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Senate Minority Leader Mitch McConnell, R-Ky., who led a delegation of Senate Republicans to meet with Ukrainian President Zelenskyy in Kyiv on Saturday said he expected the Senate to approve a $40 billion aid package for Ukraine on Wednesday.

McConnell said he supported adding Russia to the list of state sponsors of terrorism and would back holding a vote on the issue, but urged President Biden to do it on his own.

Speaking from Stockholm, McConnell also said he supported Finland and Sweden joining NATO: "I think the United States ought to be first in line to ratify the treaty for both these countries to join."

McConnell pushed back on those in his party who were arguing that the U.S. should not be spending billions to send weapons and security assistance to Ukraine.

McConnell said aid to Ukraine is "in America's interest." He added, "This is not some handout. This is to prevent a ruthless thug from beginning a march through Europe, and the first place to stop him is in Ukraine, and that's what we're determined to do."

He also responded to some GOP figures who have criticized the current U.S. role in Ukraine. "There have always been isolationist voices in the Republican Party, and there were prior to World War II, and that's perfectly alright," McConnell said. "This is a debate worth having. It's an important subject. And I think one of the lessons we learned from World War II is not standing up to aggression early. It's a huge mistake."

In terms of those on the political right saying the U.S. should focus resources on the southern border, McConnell said, it's not "an either/or proposition."

Asked about Kentucky GOP Sen. Rand Paul holding up the vote on aid last week, McConnell said, "It's no secret Rand and I hold different world views." He added, "we'll get the job done by Wednesday."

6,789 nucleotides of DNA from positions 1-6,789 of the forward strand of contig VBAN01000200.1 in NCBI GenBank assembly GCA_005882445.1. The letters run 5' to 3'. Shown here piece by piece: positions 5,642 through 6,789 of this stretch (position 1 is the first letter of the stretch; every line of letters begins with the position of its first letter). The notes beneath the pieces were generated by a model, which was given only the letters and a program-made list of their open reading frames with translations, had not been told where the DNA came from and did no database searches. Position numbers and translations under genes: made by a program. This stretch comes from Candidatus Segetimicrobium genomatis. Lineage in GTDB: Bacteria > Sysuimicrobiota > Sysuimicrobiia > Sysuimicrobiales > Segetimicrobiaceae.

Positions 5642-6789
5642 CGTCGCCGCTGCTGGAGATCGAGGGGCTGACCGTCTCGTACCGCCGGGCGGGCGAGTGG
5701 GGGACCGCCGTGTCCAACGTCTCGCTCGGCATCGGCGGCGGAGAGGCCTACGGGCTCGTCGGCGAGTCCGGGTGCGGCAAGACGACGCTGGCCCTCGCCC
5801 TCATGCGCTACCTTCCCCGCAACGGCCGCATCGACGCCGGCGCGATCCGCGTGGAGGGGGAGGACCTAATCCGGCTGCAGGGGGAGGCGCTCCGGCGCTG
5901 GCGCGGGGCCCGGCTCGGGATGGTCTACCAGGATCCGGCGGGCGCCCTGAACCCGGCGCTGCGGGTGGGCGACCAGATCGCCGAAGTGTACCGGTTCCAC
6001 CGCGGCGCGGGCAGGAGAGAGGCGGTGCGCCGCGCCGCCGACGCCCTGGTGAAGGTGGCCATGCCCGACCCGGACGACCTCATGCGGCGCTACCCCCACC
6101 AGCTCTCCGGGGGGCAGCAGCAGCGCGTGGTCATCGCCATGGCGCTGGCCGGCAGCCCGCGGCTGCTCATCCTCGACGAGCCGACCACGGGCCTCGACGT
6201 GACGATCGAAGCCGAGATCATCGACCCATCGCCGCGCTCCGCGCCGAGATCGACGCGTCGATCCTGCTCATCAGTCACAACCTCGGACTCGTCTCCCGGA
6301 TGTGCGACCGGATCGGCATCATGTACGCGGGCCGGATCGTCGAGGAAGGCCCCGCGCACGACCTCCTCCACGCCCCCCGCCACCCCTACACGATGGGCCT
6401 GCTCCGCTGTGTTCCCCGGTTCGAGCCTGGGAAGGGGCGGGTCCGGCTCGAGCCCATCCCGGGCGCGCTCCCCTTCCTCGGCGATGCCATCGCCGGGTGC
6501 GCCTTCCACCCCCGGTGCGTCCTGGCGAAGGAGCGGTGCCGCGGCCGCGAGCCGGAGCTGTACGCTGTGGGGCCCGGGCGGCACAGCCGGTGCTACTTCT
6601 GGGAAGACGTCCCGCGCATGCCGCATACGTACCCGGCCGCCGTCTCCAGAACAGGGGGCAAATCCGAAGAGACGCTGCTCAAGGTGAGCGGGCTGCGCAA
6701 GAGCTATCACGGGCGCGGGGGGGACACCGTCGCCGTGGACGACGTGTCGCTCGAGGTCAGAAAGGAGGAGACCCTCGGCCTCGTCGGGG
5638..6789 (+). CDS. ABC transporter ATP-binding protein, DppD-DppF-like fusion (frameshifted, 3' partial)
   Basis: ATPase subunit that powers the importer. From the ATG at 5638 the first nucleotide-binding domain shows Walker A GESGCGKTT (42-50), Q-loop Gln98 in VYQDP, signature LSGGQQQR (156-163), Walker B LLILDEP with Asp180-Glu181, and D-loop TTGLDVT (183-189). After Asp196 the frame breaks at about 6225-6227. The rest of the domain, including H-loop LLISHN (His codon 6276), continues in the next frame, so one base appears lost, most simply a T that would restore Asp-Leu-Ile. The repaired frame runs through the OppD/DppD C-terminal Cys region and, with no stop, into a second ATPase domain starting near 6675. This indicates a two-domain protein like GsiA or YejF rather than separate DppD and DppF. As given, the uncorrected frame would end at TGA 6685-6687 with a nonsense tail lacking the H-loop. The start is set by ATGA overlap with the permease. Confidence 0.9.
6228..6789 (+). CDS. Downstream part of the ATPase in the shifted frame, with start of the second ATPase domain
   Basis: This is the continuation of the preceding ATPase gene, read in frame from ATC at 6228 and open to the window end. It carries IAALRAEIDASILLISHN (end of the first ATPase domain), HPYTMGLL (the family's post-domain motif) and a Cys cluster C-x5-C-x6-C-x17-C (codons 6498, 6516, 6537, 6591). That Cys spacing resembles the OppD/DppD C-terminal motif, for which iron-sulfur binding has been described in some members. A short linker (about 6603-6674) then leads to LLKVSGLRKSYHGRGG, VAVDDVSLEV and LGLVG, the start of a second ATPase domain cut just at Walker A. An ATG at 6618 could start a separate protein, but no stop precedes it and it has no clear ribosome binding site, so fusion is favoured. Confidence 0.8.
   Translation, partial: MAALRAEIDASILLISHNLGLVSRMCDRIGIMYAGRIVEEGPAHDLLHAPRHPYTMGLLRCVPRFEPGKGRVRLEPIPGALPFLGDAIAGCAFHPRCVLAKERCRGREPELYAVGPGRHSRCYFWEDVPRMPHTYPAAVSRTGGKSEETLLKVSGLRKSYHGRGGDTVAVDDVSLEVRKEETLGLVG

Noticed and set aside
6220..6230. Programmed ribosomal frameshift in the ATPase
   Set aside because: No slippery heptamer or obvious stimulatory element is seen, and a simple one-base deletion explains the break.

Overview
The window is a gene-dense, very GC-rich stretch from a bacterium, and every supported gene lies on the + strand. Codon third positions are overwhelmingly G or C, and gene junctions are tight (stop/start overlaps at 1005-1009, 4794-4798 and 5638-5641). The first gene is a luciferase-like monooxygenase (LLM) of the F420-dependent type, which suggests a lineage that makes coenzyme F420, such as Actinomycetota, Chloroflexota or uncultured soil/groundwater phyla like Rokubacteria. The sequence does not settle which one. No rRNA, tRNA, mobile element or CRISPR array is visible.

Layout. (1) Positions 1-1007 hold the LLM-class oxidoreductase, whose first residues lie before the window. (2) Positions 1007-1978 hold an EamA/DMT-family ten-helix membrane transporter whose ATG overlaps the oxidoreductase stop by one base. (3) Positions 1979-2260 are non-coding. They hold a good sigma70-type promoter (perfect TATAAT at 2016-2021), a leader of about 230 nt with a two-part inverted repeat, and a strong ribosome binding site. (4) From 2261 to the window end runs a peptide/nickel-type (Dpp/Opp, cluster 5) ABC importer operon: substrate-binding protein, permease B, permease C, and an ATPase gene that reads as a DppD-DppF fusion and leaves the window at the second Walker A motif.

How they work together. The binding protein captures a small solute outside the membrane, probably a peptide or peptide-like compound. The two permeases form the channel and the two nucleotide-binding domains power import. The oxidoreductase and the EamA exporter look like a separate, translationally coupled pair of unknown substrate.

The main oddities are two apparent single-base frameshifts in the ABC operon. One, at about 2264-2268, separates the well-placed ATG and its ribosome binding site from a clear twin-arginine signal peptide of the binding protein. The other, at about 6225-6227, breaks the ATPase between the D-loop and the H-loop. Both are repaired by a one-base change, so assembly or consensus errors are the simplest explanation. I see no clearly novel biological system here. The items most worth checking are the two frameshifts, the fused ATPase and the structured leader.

McConnell said there was no way to know how long the $40 billion package would last, but said he expected it to provide support for a "significant period of time." The Biden administration first pitched its version of the aid package, which was initially smaller, to last through the current fiscal year ending on Sept. 30.

The Kentucky Republican said he planned to give President Biden a rundown on his trip when he returned to the U.S.

In an interview with NPR on Thursday, McConnell said he thought the administration's handling of Ukraine had improved after intially thinking it was too "tentative," while indicating he remained in close touch with Biden.

The GOP leader said he suggested that the White House accept separating Ukraine aid from more controversial aid for the COVID-19 response, and when he reached out to the White House, McConnell said Biden "called me back in 15 minutes."

"So we're all on the same team on this," McConnell also told NPR. "The Russians need to lose. The Ukrainians need to win."

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